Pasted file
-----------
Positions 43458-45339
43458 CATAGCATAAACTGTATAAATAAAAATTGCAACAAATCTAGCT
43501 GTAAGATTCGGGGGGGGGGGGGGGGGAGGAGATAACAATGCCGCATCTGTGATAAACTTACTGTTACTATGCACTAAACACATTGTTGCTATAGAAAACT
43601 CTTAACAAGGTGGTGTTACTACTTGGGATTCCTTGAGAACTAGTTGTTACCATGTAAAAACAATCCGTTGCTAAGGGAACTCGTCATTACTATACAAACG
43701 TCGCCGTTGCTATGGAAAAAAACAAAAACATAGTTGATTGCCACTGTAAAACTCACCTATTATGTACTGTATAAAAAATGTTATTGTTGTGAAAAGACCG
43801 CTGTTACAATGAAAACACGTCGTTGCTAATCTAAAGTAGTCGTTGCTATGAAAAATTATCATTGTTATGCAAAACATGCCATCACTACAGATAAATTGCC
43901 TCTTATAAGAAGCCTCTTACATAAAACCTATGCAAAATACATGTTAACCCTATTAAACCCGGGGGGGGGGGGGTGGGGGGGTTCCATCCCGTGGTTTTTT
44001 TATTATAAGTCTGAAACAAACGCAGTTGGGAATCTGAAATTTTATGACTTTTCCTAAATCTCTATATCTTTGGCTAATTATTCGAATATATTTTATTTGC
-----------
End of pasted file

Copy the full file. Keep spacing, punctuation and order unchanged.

Positions 43458-45339
43458 CATAGCATAAACTGTATAAATAAAAATTGCAACAAATCTAGCT
43501 GTAAGATTCGGGGGGGGGGGGGGGGGAGGAGATAACAATGCCGCATCTGTGATAAACTTACTGTTACTATGCACTAAACACATTGTTGCTATAGAAAACT
43601 CTTAACAAGGTGGTGTTACTACTTGGGATTCCTTGAGAACTAGTTGTTACCATGTAAAAACAATCCGTTGCTAAGGGAACTCGTCATTACTATACAAACG
43701 TCGCCGTTGCTATGGAAAAAAACAAAAACATAGTTGATTGCCACTGTAAAACTCACCTATTATGTACTGTATAAAAAATGTTATTGTTGTGAAAAGACCG
43801 CTGTTACAATGAAAACACGTCGTTGCTAATCTAAAGTAGTCGTTGCTATGAAAAATTATCATTGTTATGCAAAACATGCCATCACTACAGATAAATTGCC
43901 TCTTATAAGAAGCCTCTTACATAAAACCTATGCAAAATACATGTTAACCCTATTAAACCCGGGGGGGGGGGGGTGGGGGGGTTCCATCCCGTGGTTTTTT
44001 TATTATAAGTCTGAAACAAACGCAGTTGGGAATCTGAAATTTTATGACTTTTCCTAAATCTCTATATCTTTGGCTAATTATTCGAATATATTTTATTTGC